CS346 - Spring 2014
Database System Implementation

Time and Place
The course meets Monday and Wednesday, 11:00-12:15, in Econ 140.

CS245 (Database System Principles) or equivalent knowledge is essential. We will assume that all students already understand basic database system implementation techniques. In this course you will put your basic knowledge into practice while learning about more advanced implementation techniques including those used in commercial products.

We recommend that all students have prior experience with Unix, and at least with the C programming language. It is preferred that students have C++ experience as well, although it is not essential. Students with no C++ experience will need to learn quickly; students with no C/Unix experience probably should not take this course.

Students may enroll in CS346 for 3, 4, or 5 units. All students are expected to do the same amount of work regardless of their number of units. CS346 is a 5-unit course in terms of work; it is offered for fewer units as a courtesy to students who have a limit.

Readings and Textbook
A few research papers will be made available on the web as suggested reading. There is no required textbook for the course, but students may wish to own a comprehensive database textbook for reference, for example:

Other textbooks such as those by Silberschatz, Korth, & Sudarshan; Ramakrishnan & Gehrke; Elmasri & Navathe; O'Neil; or Date also are sufficient. There is a copy of Garcia-Molina, Ullman, & Widom on reserve at the Math and Computer Science library.

Course Content
There will be five aspects to the course:

  1. The basic RedBase project, implemented by each student individually.
  2. An extension to RedBase, individually conceived, designed, and implemented by each student.
  3. Lectures on aspects of the RedBase project.
  4. Lectures on advanced database system implementation techniques, with an emphasis on query processing and optimization.
  5. Guest lecturers from industry describing commercial database system implementation techniques, with an emphasis on query processing and optimization.
An overview and details of the project can be found on the RedBase Project page.

There will be two quizzes. Eligible material for the quizzes includes the project, all lectures (including guest lectures), and all papers as covered in class. The quizzes will be short, they will be open-notes, they will count for only a small percentage of the final grade (see the grading breakdown, next), and they are not meant to be difficult -- they are meant only to ensure that students have a basic understanding of the material covered in class. The dates and times for the quizzes are:

Alternate or makeup quizzes will not be given.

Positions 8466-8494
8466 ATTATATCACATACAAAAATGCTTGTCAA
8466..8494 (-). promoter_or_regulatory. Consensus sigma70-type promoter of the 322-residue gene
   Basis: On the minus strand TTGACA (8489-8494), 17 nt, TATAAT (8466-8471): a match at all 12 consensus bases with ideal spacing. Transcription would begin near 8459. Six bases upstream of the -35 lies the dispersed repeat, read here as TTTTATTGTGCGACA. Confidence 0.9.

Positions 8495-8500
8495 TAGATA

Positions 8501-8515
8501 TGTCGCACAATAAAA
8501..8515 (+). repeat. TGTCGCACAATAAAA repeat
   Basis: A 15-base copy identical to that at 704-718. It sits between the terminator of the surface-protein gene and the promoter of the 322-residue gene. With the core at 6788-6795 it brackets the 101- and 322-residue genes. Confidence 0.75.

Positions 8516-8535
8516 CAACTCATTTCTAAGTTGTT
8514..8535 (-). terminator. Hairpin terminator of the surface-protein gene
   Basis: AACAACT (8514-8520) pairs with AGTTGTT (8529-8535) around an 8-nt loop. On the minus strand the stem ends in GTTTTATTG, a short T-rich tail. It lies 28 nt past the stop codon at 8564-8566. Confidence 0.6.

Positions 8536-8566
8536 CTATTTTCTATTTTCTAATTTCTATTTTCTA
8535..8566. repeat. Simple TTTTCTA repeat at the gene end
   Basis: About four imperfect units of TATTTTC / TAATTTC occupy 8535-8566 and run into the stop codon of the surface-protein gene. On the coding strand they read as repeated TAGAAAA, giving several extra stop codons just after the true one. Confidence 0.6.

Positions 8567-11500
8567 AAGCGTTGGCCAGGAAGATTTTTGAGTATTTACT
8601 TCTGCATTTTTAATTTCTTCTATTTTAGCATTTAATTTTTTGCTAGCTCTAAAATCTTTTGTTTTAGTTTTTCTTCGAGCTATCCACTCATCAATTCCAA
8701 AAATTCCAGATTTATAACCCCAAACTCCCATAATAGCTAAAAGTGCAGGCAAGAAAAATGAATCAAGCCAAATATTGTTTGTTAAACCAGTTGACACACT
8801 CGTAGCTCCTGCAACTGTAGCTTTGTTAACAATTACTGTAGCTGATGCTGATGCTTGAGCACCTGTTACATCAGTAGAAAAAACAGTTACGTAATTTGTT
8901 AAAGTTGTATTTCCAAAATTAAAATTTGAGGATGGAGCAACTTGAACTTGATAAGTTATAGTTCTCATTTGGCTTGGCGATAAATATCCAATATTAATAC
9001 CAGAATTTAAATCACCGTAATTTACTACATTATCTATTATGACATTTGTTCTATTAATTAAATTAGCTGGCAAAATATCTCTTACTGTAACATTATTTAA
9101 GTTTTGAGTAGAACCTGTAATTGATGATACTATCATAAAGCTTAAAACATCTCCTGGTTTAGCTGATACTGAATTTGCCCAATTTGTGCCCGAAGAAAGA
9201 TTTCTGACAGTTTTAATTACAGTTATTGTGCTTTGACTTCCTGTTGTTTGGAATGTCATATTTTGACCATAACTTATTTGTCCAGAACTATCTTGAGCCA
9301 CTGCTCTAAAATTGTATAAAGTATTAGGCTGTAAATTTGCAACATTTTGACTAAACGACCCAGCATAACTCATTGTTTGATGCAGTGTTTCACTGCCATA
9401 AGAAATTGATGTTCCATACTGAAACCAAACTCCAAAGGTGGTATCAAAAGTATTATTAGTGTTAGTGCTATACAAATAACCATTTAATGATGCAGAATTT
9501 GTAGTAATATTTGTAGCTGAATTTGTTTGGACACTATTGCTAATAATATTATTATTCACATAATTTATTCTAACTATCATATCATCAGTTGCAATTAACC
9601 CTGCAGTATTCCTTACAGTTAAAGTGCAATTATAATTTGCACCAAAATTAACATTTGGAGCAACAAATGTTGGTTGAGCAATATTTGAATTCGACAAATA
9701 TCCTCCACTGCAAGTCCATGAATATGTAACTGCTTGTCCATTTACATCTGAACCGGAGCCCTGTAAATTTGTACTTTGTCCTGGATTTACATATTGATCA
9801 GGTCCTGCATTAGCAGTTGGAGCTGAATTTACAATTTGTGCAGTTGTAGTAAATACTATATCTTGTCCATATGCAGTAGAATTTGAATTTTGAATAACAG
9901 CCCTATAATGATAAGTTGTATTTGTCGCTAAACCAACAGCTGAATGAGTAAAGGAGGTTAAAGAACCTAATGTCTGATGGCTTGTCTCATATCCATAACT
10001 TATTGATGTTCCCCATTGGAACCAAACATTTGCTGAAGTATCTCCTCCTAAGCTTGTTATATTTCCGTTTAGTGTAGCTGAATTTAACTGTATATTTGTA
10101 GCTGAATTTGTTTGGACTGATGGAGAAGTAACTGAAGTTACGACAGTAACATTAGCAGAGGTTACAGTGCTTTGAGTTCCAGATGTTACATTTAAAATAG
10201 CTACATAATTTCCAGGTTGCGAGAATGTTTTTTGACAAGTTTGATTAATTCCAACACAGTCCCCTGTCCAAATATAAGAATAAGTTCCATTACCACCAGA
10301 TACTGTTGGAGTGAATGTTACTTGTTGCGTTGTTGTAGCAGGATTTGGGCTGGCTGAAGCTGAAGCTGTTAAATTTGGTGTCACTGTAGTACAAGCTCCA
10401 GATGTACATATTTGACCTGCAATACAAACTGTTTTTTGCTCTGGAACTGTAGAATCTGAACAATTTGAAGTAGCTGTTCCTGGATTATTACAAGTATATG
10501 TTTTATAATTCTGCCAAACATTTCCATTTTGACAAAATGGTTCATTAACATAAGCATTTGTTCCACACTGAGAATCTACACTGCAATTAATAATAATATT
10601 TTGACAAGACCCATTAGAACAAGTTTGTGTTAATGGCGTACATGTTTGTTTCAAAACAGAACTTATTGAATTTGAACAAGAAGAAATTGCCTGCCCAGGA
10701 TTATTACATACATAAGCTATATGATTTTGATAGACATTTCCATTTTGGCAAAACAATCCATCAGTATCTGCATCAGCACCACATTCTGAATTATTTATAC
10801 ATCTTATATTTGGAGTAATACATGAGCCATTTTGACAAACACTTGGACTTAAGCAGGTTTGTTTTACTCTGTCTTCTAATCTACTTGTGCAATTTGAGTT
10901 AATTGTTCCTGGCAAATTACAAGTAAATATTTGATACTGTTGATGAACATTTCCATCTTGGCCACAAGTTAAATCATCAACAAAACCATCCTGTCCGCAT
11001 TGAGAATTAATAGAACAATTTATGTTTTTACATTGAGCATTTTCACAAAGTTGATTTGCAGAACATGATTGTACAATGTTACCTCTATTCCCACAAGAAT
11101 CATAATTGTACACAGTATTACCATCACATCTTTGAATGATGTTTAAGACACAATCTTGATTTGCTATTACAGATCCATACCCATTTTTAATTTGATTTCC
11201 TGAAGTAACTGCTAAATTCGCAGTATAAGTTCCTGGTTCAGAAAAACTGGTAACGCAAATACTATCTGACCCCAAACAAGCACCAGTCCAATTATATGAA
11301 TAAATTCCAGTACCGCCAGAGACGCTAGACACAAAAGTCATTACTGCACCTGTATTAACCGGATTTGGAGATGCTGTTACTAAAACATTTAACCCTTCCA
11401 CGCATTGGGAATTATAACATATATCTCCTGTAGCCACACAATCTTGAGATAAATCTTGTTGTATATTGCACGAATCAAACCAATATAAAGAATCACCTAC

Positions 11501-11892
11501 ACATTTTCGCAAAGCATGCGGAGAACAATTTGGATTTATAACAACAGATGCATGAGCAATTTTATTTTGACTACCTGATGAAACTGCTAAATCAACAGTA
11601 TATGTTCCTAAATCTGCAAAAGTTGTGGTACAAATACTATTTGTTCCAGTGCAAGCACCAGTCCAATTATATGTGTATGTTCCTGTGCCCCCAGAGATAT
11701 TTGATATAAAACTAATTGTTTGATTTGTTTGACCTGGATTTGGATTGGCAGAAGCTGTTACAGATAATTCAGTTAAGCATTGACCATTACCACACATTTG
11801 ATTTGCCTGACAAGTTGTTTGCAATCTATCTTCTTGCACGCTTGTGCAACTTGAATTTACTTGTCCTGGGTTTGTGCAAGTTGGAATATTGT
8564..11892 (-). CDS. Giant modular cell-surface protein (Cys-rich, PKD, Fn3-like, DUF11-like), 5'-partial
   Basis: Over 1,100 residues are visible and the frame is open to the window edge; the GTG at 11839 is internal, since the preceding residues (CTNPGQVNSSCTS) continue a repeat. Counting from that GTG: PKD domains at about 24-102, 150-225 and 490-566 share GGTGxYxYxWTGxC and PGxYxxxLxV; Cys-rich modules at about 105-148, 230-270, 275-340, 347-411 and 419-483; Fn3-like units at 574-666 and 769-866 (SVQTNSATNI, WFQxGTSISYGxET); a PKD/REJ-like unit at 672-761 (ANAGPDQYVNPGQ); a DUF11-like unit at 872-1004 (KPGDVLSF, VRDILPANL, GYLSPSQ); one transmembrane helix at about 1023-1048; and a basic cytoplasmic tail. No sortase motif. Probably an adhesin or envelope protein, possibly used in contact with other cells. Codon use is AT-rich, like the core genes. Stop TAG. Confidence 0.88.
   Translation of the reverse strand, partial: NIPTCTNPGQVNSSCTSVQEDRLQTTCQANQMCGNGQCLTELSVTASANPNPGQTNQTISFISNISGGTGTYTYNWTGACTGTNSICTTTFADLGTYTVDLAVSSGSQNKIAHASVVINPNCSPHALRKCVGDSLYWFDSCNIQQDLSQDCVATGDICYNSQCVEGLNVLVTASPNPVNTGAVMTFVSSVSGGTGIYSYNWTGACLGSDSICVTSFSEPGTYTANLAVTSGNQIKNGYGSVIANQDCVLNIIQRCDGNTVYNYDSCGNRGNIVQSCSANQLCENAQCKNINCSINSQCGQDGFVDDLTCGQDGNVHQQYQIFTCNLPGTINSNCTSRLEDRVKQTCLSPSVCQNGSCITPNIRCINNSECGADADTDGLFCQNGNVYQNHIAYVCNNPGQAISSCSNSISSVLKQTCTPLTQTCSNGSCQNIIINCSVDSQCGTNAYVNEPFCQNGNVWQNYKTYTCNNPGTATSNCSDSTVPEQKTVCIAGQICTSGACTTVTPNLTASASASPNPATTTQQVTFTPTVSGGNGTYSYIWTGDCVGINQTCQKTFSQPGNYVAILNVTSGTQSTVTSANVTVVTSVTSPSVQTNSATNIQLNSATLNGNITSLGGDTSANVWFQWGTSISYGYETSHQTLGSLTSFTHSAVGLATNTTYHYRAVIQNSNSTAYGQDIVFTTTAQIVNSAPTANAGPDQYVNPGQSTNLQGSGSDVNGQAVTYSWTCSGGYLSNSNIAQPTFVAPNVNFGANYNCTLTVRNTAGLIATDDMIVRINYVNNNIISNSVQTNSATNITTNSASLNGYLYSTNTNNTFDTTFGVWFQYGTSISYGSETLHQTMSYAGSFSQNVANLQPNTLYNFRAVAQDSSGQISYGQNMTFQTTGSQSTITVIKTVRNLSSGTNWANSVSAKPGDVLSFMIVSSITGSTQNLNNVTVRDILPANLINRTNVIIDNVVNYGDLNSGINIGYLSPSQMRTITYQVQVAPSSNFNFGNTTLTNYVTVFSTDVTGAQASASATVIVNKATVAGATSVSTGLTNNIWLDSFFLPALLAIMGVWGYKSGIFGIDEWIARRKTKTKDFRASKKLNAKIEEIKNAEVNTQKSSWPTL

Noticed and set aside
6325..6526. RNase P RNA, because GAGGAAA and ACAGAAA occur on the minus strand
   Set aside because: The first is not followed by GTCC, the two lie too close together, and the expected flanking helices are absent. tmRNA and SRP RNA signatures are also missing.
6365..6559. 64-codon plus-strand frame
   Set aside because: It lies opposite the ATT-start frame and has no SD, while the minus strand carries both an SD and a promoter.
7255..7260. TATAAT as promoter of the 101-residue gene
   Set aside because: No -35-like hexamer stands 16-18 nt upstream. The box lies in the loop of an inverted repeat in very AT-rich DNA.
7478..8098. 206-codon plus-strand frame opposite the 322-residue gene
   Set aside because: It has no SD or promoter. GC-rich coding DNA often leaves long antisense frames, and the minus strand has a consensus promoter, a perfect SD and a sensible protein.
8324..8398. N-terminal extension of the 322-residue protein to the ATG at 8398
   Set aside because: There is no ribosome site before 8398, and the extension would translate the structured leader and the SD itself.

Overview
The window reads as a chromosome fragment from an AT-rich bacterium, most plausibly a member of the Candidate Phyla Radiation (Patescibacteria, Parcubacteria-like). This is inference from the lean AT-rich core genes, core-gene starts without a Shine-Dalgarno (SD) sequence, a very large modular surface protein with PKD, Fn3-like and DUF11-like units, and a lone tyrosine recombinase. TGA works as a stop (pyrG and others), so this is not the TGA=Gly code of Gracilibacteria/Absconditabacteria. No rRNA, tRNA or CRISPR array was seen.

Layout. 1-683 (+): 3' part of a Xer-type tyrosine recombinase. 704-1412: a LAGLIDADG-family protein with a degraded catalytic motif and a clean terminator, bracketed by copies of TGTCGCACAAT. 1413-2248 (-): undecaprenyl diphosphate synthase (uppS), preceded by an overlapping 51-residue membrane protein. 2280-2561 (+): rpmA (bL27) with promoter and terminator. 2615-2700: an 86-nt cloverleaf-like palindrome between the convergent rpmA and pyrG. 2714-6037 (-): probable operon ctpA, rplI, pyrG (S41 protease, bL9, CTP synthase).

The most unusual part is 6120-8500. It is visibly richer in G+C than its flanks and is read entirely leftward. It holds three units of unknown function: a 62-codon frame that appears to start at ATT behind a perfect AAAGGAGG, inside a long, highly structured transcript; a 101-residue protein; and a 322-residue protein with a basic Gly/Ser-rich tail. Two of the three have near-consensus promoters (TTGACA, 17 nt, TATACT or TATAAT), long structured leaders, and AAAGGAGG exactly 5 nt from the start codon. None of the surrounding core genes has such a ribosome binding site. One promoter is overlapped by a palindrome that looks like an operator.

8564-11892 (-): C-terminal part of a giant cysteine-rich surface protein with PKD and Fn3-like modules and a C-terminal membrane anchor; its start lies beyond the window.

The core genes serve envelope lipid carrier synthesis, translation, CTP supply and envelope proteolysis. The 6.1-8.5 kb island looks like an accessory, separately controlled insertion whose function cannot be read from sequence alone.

85% of your final grade will be based on the project, 10% on quizzes, and 5% on class participation. The complete breakdown is:

Project Part 1 15%
Project Part 2 15%
Project Part 3 15%
Project Part 4 20%
Part 5 proposal 5%
Complete demo 15%
Quiz 10%
Class participation 5%

Your programs will be graded on correctness and efficiency, as well as on descriptions of key design decisions. Details on program grading criteria and mechanisms are provided in the RedBase Logistics document.

CS 346 is not graded on a curve. It's a difficult class, and everyone who performs well (defined very roughly as ~90% of project points, ~80% of quiz points, and a solid RedBase extension) will get an A.

Students with Documented Disabilities
Students who may need an academic accommodation based on the impact of a disability must initiate the request with the Student Disability Resource Center (SDRC) located within the Office of Accessible Education (OAE). SDRC staff will evaluate the request with required documentation, recommend reasonable accommodations, and prepare an Accommodation Letter for faculty dated in the current quarter in which the request is being made. Students should contact the SDRC as soon as possible since timely notice is needed to coordinate accommodations. The OAE is located at 563 Salvatierra Walk (phone: 723-1066, 723-1067 TTY).

Honor Code
Under the Honor Code at Stanford, each of you is expected to submit your own work in this course: all code submitted must have been written by you. However, on many occasions when working on programs it is useful to talk with others (the instructor, the TA, or other students) about design decisions and programming strategies. Such activity is both acceptable and encouraged, but when you turn in your programs you must indicate any assistance you received. Any assistance received that is not given proper citation will be considered a violation of the Honor Code.

The project extension proposal must represent individual ideas and writing, and we discourage excessive collaboration in developing proposals. Quiz answers must be original.

The course staff will pursue aggressively all suspected cases of Honor Code violations, and they will be handled through official University channels. The course staff may employ plagiarism-detection software to ensure that programs turned in are the original work of each student.

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